Microwave ablation (MWA), as a thermal ablation method, is considered an alternative treatment in early-stage NSCLC contradicted to surgery or irradiation., In case of advanced NSCLC, the combination of MWA and chemotherapy improved the PFS., In patients with oligometastases or oligoprogression treated with EGFR-tyrosine kinase inhibitors, the survival advantage was dramatically significant.,
Furthermore, a previous study demonstrated that thermal ablation affects the immune function and PD-L1 expression in NSCLC. Treatment with MWA dramatically increased the proportion of CD8+ T cells and CD16+CD56+ natural killer (NK) cells. In concurrent colorectal carcinoma with oligometastatic liver metastases, when treated with radiofrequency ablation (RFA) in liver metastases, the primary tumors were biopsied preablation, followed by surgery postablation. The PD-L1 expression was upregulated in the postablation tumors compared to preablation tumors. In addition, in breast tumor-bearing mice, the combination of PD-1 antibodies, CTLA-4 antibodies, and MWA indicated the best survival compared to MWA alone or immune therapy alone. One case report confirmed that lesions previously treated with RFA shrank rapidly and dramatically compared to those untreated with RFA.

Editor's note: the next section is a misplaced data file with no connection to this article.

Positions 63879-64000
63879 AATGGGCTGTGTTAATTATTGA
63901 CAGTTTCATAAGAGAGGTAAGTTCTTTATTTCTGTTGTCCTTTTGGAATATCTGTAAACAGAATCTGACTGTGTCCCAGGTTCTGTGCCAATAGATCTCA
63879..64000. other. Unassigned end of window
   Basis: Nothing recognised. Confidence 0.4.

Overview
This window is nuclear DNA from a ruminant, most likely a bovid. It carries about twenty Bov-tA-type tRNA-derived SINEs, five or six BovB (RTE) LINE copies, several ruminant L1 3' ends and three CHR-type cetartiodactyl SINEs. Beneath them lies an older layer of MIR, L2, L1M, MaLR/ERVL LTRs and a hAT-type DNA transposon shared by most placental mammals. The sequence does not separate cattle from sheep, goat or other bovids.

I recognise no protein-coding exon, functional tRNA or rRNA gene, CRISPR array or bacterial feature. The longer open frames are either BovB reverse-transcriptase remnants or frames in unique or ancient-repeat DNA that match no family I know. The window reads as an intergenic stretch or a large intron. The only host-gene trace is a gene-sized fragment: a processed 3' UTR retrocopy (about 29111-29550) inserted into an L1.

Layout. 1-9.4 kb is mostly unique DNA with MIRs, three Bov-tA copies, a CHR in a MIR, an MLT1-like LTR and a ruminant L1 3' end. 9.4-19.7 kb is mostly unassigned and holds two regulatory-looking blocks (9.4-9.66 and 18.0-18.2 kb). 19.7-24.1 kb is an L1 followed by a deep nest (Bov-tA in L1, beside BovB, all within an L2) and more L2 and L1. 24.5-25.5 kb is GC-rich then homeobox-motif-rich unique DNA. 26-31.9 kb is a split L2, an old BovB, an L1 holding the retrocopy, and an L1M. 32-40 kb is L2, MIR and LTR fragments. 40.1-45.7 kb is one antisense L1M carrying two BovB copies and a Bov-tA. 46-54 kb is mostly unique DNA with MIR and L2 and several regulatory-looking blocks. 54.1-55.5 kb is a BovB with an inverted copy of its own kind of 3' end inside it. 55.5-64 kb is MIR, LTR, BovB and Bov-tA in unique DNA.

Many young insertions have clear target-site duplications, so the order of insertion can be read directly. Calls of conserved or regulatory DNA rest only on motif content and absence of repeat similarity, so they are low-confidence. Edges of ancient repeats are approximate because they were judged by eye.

To date, no study has explored the combination of MWA with PD-1 antibodies in the treatment of advanced NSCLC. Hence, this prospective study aimed to explore the safety and efficacy of MWA combined with camrelizumab.
| > Materials and Methods|| |
The inclusion and exclusion criteria